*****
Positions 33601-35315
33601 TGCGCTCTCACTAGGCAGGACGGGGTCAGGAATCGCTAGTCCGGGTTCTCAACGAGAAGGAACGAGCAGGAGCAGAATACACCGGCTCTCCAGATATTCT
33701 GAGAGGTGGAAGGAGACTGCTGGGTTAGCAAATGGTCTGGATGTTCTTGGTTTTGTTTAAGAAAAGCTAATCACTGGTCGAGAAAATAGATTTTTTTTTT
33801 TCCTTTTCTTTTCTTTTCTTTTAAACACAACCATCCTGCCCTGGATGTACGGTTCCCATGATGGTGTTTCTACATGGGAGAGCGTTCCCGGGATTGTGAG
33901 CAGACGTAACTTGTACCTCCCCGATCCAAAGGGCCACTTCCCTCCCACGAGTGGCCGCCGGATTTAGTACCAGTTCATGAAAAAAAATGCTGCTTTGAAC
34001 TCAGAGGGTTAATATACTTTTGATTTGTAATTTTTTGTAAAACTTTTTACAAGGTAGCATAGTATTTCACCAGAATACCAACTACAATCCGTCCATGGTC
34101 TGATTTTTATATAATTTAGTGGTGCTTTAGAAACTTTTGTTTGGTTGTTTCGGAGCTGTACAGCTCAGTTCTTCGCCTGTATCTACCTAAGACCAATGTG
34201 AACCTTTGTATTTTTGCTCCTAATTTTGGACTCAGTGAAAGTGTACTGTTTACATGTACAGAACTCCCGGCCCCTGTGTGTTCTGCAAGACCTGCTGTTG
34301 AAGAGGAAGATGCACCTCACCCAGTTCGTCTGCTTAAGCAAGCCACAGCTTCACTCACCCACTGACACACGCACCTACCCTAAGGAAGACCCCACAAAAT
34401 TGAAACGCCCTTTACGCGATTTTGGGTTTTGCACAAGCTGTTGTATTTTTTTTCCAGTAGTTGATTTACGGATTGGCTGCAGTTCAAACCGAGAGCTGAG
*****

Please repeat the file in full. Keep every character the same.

Positions 33601-35315
33601 TGCGCTCTCACTAGGCAGGACGGGGTCAGGAATCGCTAGTCCGGGTTCTCAACGAGAAGGAACGAGCAGGAGCAGAATACACCGGCTCTCCAGATATTCT
33701 GAGAGGTGGAAGGAGACTGCTGGGTTAGCAAATGGTCTGGATGTTCTTGGTTTTGTTTAAGAAAAGCTAATCACTGGTCGAGAAAATAGATTTTTTTTTT
33801 TCCTTTTCTTTTCTTTTCTTTTAAACACAACCATCCTGCCCTGGATGTACGGTTCCCATGATGGTGTTTCTACATGGGAGAGCGTTCCCGGGATTGTGAG
33901 CAGACGTAACTTGTACCTCCCCGATCCAAAGGGCCACTTCCCTCCCACGAGTGGCCGCCGGATTTAGTACCAGTTCATGAAAAAAAATGCTGCTTTGAAC
34001 TCAGAGGGTTAATATACTTTTGATTTGTAATTTTTTGTAAAACTTTTTACAAGGTAGCATAGTATTTCACCAGAATACCAACTACAATCCGTCCATGGTC
34101 TGATTTTTATATAATTTAGTGGTGCTTTAGAAACTTTTGTTTGGTTGTTTCGGAGCTGTACAGCTCAGTTCTTCGCCTGTATCTACCTAAGACCAATGTG
34201 AACCTTTGTATTTTTGCTCCTAATTTTGGACTCAGTGAAAGTGTACTGTTTACATGTACAGAACTCCCGGCCCCTGTGTGTTCTGCAAGACCTGCTGTTG
34301 AAGAGGAAGATGCACCTCACCCAGTTCGTCTGCTTAAGCAAGCCACAGCTTCACTCACCCACTGACACACGCACCTACCCTAAGGAAGACCCCACAAAAT
34401 TGAAACGCCCTTTACGCGATTTTGGGTTTTGCACAAGCTGTTGTATTTTTTTTCCAGTAGTTGATTTACGGATTGGCTGCAGTTCAAACCGAGAGCTGAG